For generations images on television, magazines and in the movies have reinforced the notion that Black women should straighten their hair, either with chemical relaxers or with heat.

"There is a standard, I believe when you go to certain professional standards that you have to wear your hair, or you are expected to wear your hair a certain way," said Cindy Glasper, a natural hair stylist, who has been natural for most of her adult life.

But, times are changing. And, this time Hollywood is not setting the standard but embracing those that are. From scenes from the ABC drama How To Get Away With Murder to Marvel's Black Panther, where no wigs, weaves, blow-outs or press and curls were on set, natural hair is being celebrated in a way that is empowering generations of Black women.

"For a lot of people who embrace that naturalness, it elevates that self love that you have," said Kayon Tompkins a natural stylist and owner of owner of "Nourish Your Curls."

"I think that hair is so closely tied to identity and, although there are people who say, 'oh it just hair', that is not true. It is such a big part of who you are," says Lauchie. "I think that's why it affects us so much when someone says your hair is not this, your hair is not that. In essence you are rejecting who I am.

"When you embrace your natural hair, you do have more confidence because you're embracing yourself. I think it's an opportunity for empowerment and for self love."

Somewhat paradoxically, the women recognize the power of hair while at the same time calling it an accessory.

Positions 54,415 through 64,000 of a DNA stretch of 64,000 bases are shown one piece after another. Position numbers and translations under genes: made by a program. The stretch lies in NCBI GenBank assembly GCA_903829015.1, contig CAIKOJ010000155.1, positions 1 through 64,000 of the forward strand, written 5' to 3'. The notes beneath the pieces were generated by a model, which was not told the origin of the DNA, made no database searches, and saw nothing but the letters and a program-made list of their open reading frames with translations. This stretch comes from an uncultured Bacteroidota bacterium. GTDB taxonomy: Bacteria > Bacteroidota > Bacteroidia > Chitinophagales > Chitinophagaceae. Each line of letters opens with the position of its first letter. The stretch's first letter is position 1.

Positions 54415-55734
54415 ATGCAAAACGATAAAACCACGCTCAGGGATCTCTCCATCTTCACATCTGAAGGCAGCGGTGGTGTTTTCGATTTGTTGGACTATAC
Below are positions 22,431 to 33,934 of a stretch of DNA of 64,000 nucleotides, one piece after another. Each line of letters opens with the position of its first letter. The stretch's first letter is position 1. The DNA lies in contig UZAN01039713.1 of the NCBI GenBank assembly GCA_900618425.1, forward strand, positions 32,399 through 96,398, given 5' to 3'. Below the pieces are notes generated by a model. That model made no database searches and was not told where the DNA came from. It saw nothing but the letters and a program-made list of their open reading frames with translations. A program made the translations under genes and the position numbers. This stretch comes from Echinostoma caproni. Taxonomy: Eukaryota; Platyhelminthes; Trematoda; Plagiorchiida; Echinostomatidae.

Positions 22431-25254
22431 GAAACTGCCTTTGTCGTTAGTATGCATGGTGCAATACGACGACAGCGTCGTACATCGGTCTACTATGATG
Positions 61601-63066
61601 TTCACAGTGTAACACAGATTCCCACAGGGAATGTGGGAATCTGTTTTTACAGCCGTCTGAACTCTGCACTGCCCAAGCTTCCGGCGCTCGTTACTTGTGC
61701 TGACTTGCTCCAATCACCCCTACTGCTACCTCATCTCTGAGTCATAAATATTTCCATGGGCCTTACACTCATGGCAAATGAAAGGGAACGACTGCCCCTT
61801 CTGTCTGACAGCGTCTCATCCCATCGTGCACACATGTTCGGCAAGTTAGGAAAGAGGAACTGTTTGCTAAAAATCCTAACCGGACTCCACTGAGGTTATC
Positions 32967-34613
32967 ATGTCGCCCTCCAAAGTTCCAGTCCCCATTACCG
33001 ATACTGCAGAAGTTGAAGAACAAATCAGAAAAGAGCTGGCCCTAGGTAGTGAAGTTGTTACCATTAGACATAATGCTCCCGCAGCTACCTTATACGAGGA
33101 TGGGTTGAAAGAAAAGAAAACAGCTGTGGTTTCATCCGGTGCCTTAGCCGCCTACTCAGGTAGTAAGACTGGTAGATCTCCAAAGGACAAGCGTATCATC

"I feel like its really important for us to model to our younger girls that this is how god made our hair and we have so many options. We can wear it curly, kinky straight, even relaxing and colors," said Glasper. "I wouldn't knock someone for having a relaxer if that's how they prefer to wear it because of their lifestyle. Natural hair can be a lot of work."

Latricia Trice, a West Michigan marketing & communications professional agrees.

"Wear what makes you feel good and what is going to make you feel confident when you walk into a room. Don't be held to other people's standards of beauty. Own your own standard of beauty and be confident in it and rock that," she said.

That is the message they hope to pass down to young girls as the world begins to embrace and accept natural hair.

"I pray that one day natural hair is so normalized to the point that nobody looks at it twice. Normalizing natural hair to the point where its no longer looked at as something that's unacceptable," said Mosley.

"To see my daughters being able to walk around with their natural hair, no matter how poofy it looks and they are happy. They feel like they are looking good and I can see their confidence. It makes me feel good, like man, we can love ourselves today."

WZZM has partnered with Grand Rapids Christian Radio station WCSG as part of the Seeing You project. There will be a body image panel discussion this Thursday at the Pinnacle Center in Hudsonville, featuring Women’s health writer and body image expert, Leslie Goldman.

Anyone in attendance is invited to ask questions of the panel.

Seeing You will help being a crucial conversation about the significant issues surrounding body image with our children, family and friends. For more information on how to get tickets, click here.